The Jangler + 2 Unreleased
Steve Hettum has been a presence within the local music scene for the past thirty years. He first made his name as the manager for Billy Rancher and the Unreal Gods back in the early ‘80s. He managed other acts as well. He had his fingers in numerous pies. His affable, accommodating nature has always stood him in good stead in the greater Portland musical community.
Somewhere along the line, Steve became a performer. He’d always dabbled at songwriting–he co-wrote several songs with Rancher, way back in the day. But it’s probably been at least twenty years, now, that he has been a solo musician. Because of his personable gregariousness, he has always been one to lead various open mics, or to be the main cog around song-circles or open-ended jams. Since April of 2010, he has been hosting an open mic at Eugenios on Wednesday Nights.
As happens, as one gets older–and we all do, Steve has had some health problems of late. He had one of his hips replaced last November, which left him with a severe limp and a reliance upon a cane–not because of the replaced hip, but because of the one still intact causing him intense pain.
So, with the aforementioned in mind, it was especially painful for Steve to discover last August a growth under his tongue. After practicing the well-known avoidance gambit for seven months, it wasn’t until April that he was diagnosed with cancer of the tongue. Not very hopeful news for anyone to hear. And for an exuberant singer/songwriter, not good to hear at all.
Last month, Steve underwent surgery. He had a significant portion of his tongue removed. Skin grafts were taken from his forearm to replace what had been cut away. He had numerous lymph glands surrounding his tongue removed as well. It appears that Steve has dodged a bullet. The cancer has not spread and the surgeons got it all.
His recovery has been phenomenally positive. Within a week of being released from the hospital, Steve was back at his post at Eugenio’s as host for the Wednesday Night Open Mic. Because his vocal chords were damaged during the operation, Steve doesn’t currently have much of a voice–hardly more than a whisper. But, fortunately, that condition is only temporary and he’ll be back to singing and raising hell very soon. Stop in and wish him well.
A couple of years back, Steve released an album called The Jangler, which contains eleven original songs, including three co-written with Billy Rancher, way back when. That album is a good primer for anyone unfamiliar with Hettum’s work, full of good-timey, country-tinged music, augmented by the likes of drummer Dennis Elmer, guitarists Jon Lindahl and Houston Bolles and bassist J. Michael Kearsey. Great ensemble work from everyone. There’s an element of Hank Williams in all of it–stylistically a good point of departure.
But there are variations. “Over Easy” one of the songs co-written with Billy Rancher sounds as if it could have come from Dire Straits in their prime. Lindahl’s Mark Knopfler-style guitar is impressive, and Steve’s raspy, edgy vocal is Knopfleresque in it’s own right. “English Rocker,” a boogie tribute to the late great Brit, Mike Khan, is sung in blimey cockney.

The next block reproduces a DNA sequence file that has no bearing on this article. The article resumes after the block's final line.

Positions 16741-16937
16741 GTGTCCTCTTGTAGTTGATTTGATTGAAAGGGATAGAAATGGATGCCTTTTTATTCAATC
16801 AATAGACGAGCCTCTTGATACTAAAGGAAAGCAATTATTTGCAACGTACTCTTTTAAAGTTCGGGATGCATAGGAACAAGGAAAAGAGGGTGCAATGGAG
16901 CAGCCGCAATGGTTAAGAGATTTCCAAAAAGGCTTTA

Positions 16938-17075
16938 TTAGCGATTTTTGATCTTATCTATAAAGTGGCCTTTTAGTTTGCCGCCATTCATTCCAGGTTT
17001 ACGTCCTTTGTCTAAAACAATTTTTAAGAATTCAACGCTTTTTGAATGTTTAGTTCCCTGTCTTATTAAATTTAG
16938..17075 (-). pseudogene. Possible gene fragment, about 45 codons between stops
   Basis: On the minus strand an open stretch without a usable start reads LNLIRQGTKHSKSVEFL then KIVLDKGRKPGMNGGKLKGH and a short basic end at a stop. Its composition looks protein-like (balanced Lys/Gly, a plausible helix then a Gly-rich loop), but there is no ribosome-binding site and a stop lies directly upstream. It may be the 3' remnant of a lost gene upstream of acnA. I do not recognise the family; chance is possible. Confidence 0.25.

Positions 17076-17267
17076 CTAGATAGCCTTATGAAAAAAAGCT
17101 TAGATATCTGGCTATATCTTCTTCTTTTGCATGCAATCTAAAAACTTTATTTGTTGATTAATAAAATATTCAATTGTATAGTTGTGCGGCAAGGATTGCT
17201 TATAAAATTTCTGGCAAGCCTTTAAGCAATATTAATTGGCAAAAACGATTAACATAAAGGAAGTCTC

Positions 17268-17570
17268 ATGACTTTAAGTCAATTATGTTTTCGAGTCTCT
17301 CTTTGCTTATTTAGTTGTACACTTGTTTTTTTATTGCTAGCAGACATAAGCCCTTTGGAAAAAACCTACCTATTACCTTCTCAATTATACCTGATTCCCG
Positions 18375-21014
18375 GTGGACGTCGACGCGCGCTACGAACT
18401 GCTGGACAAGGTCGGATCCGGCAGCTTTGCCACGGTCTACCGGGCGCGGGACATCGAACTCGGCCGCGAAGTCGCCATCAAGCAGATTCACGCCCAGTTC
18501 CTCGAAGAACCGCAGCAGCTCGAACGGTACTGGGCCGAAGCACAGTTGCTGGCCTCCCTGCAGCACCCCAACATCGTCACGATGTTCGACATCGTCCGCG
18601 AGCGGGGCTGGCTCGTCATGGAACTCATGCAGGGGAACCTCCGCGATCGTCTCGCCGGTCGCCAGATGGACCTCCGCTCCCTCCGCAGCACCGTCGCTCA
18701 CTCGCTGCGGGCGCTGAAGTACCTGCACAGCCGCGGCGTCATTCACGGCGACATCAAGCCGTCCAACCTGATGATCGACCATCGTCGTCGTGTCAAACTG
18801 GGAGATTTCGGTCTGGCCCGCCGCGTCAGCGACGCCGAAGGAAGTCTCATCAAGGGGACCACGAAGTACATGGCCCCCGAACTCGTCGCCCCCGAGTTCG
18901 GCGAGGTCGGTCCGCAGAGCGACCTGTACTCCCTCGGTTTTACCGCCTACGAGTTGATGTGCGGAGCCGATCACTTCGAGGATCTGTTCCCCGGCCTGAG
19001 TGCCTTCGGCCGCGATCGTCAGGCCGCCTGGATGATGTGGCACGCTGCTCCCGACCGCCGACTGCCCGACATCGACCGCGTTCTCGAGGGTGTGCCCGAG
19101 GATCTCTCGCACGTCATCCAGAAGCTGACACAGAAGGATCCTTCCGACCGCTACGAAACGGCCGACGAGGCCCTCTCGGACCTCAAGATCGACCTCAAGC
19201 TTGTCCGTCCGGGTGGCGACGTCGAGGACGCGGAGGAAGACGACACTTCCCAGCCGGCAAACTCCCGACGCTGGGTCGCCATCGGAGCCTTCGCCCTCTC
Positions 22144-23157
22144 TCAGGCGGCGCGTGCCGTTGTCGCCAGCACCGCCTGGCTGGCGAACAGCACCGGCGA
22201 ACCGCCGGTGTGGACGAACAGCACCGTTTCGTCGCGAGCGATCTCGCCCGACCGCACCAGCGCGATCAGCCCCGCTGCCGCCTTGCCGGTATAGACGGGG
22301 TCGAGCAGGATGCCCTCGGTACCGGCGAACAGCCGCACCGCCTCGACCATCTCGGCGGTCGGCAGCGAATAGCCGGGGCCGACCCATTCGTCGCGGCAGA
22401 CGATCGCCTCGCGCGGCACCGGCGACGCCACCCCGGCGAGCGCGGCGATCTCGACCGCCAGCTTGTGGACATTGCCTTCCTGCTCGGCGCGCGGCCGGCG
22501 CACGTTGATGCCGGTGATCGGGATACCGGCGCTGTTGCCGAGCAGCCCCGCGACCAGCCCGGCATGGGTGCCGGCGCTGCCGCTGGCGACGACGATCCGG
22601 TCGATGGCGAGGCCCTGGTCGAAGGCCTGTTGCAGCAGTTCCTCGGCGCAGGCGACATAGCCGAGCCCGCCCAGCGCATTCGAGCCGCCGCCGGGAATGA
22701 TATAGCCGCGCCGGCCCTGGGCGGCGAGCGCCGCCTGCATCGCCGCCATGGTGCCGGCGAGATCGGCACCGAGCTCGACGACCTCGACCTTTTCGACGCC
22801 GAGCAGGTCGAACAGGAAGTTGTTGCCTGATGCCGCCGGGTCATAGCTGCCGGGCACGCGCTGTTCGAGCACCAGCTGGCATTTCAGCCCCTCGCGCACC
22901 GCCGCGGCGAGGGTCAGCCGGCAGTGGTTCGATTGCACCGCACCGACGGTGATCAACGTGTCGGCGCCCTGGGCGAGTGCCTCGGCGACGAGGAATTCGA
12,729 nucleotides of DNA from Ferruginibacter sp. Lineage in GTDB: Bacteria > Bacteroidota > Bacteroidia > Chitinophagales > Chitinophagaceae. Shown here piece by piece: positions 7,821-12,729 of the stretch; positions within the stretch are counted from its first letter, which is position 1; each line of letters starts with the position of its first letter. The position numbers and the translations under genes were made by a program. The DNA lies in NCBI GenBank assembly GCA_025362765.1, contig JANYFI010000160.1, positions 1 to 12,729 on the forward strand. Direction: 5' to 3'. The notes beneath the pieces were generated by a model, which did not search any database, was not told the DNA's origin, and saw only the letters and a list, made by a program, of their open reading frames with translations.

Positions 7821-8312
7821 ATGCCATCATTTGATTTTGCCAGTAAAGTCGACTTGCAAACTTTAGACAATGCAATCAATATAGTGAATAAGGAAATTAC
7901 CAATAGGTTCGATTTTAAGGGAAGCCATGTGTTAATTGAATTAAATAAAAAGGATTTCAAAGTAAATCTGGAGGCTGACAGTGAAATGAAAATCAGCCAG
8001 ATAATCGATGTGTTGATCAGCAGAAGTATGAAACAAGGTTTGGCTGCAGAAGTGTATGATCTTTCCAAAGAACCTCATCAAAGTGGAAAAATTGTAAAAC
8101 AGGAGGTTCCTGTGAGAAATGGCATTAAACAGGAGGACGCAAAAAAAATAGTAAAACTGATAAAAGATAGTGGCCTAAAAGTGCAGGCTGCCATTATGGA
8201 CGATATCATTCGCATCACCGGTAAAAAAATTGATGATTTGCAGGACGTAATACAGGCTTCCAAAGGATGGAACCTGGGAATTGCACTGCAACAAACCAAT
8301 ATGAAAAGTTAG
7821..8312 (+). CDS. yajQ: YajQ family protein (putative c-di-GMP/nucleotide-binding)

And, if one wanted a lesson in concisely clever songwriting, one need look (nor listen) any further than to “Young Love,” which Steve co-wrote with Mike Khan. Stir Buddy Holly’s “Words of Love” into Sonny James’ “Young Love” and pore it over a melodic essence of Chad and Jeremy’s “Summer Song” and you have a sweet little pop song confection for the ages. Special.
The other two tunes Hettum wrote with Rancher are extremely catchy as well. “Then Again” has an Eagles-like country/rock feel, while “Party By Myself” rings of the country Stones circa “Dead Flowers.” Steve‘s compositions “If There Comes a Time“ and “That’s Bein’ Country” are soulful ballads, a little reminiscent of Jackson Browne.
Just a short time before he went into the hospital, Steve ducked into the studio to record as much material as he was able–with the understanding that it was a possibility that he might not be afforded the opportunity again for a while–if ever. Two of those tracks, “A Cowboy’s Song” and “For Pete’s Sake” display more of Hettum’s ready knack for crafting thoughtful, catchy blues-tinged, country/folk/rock.
On “A Cowboy Song” Steve’s jagged vocal sounds like Van Morrison fronting a Texas country band through a jangly, minor-key manifesto. A soupcon of Paul Simon’s “Slip Slidin’ Away” in the melody. As infectious as it is componently strange.
“For Pete’s Sake” is an introspective country-flavored ballad–a reminiscence upon wisdom inherited from the homilies of some past sage: simple advice, but practical and true. “It’s hard when you are young/Just can’t wait to turn twenty-one…” The upshot being–“For Pete’s sake slow down, son/Learn to walk before you run/You don’t have to be a rolling stone/Find a woman and keep her safe/Cherish all the friends you make/Slow down son, for Pete’s sake.”
Sound counsel, no doubt, but certainly nothing that a genuine human-being under the age of twenty-one would ever actually consider. So, the intention in this exercise would seem, ultimately, to be ironic in function. But plainly and succinctly put, all the same.
Steve Hettum has been traversing a gravelly path of late. But, it’s sure that he will overcome all obstacles with the same determination and grit reflected in his songs.